Soul searching travel into Fort Moultrie mysteries and Sullivan’s Island sorrows

Would I know where to kneel and dig?
Who first covered the fort’s walls with molasses and lime?
What treasures still lie beneath my feet?
– from “Molasses” by Ed Madden

A trip to Fort Moultrie and Sullivan’s Island is filled with emotions, mysteries and soul searching questions. The fort is most famous for the Patriots bravery and ingenuity during the Revolutionary War that lead to a historic victory, the state flag and its marquee Palmetto symbol.

But there is more behind the old stucco fortifications. If only the walls could talk…

Inside Fort Moultrie

Inside Fort Moultrie

There are closed tunnels, locked gates and hidden passages that lead nowhere. Who built them and why?

What about the unusual colors “the color of onion and okra”, “the chalk wash”. Apparently the interior brick walls and buildings were painted yellow to protect the soft brick from the elements. The sulfur on the inside walls comes from molasses, used to thicken the mix of water and lime!

The Middle Passage and the houses of pain and sorrow
The pest houses are gone now, but the fact remains: 40% of all Africans brought to North America from 1700 to 1775 first arrived on Sullivan’s Island.

Few historical monuments and markers pay (and are planned to pay) tribute to the millions of enslaved Africans:

Bench by the Road 2008 Ceremony - Photo by Tony Morrison Society

Bench by the Road Ceremony - Photo by Tony Morrison Society

Bench by The Road – a 6-foot-long structure with a small bronze plaque mounted on its back. The bench was revealed last summer during the Fifth Biennial on Sullivan’s Island in a ceremony lead by Toni Morrison, the 1st African American Nobel Prize for Literature winner and main catalyst of the project.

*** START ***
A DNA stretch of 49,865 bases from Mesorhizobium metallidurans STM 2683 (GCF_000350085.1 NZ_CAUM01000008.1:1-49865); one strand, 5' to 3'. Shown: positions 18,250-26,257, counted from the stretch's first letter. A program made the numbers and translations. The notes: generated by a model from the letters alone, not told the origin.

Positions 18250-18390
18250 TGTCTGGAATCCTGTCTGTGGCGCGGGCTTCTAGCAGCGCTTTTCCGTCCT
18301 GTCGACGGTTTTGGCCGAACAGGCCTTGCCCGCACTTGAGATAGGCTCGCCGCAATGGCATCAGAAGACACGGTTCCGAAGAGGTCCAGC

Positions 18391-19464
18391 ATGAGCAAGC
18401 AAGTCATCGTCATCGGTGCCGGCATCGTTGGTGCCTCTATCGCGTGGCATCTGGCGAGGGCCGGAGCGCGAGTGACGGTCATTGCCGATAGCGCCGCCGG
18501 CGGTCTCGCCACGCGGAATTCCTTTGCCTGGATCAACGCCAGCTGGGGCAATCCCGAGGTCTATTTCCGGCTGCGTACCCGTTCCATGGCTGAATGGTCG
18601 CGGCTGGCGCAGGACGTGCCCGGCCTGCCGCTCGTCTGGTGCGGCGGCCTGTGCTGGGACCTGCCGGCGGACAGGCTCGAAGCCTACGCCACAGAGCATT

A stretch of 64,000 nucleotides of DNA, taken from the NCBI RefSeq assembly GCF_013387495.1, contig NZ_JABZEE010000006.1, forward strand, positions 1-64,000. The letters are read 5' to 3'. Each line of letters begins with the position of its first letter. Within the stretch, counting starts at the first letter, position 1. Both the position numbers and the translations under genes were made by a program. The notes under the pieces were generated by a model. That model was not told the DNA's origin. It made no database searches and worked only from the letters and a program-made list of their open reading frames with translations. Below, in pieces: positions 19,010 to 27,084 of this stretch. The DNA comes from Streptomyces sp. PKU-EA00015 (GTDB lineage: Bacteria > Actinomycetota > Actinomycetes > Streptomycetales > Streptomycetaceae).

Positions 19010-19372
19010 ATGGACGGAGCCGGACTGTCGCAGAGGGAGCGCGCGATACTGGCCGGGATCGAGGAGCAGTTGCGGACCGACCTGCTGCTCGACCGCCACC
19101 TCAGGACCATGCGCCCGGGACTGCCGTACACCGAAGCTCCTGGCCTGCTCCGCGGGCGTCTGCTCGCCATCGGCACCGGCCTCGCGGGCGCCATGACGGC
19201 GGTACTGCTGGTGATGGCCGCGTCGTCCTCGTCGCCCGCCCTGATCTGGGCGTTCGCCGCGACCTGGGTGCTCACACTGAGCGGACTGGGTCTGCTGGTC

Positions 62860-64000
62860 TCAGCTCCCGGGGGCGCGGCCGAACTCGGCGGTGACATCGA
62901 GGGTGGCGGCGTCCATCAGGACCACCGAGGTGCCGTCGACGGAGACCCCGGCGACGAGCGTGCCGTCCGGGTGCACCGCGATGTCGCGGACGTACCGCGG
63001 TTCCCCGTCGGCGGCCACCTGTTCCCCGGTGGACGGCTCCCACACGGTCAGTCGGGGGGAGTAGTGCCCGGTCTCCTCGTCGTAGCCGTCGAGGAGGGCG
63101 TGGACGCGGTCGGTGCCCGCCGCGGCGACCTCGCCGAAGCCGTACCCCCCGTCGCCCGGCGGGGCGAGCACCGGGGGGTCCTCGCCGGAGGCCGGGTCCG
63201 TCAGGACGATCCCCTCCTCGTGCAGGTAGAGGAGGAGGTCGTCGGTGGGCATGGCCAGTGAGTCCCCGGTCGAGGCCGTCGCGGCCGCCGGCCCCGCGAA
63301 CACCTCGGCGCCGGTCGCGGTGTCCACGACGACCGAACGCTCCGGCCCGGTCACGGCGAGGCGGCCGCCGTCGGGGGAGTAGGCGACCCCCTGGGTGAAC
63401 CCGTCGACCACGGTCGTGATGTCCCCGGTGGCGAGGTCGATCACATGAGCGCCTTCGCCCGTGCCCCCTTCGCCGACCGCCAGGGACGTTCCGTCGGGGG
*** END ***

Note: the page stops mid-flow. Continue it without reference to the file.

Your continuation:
• A marker erected in 1999 that says tens of thousands of African captives arrived on Sullivan’s Island’s shores between 1700 and 1775.

• Future planned exhibit “Passages” connects the West Coast of Africa with Lowcountry Gullah-Geechee culture.

• Future commemorative markers of the four Pest Houses where slaves were quarantined and kept in abominable conditions. The houses were demolished at the end of the 18th century so residents could better enjoy their island.

Fort Moultrie Park Entrance

Fort Moultrie Park Entrance

Admission to Fort Moultrie is FREE. The fort is open 9AM – 5PM year around except Thanksgiving Day, Christmas Day and New Year’s Day. Check out these awesome photos that several visitors posted on Flickr.

More area attractions

Fort Sumter in the Charleston Harbor where the Civil War started. Free admission, must pay for ferry to get there

• USS Yorktown Aircraft Carrier in Mount Pleasant. “The Fighting Lady” is home to dozens incredible war jets, a submarine, a flight simulator and more.

• Charles Towne Landing, the birthplace of Charleston and South Carolina, is an incredible park featuring a historic trail, Horry plantation ruins and the Animal Forest Zoo.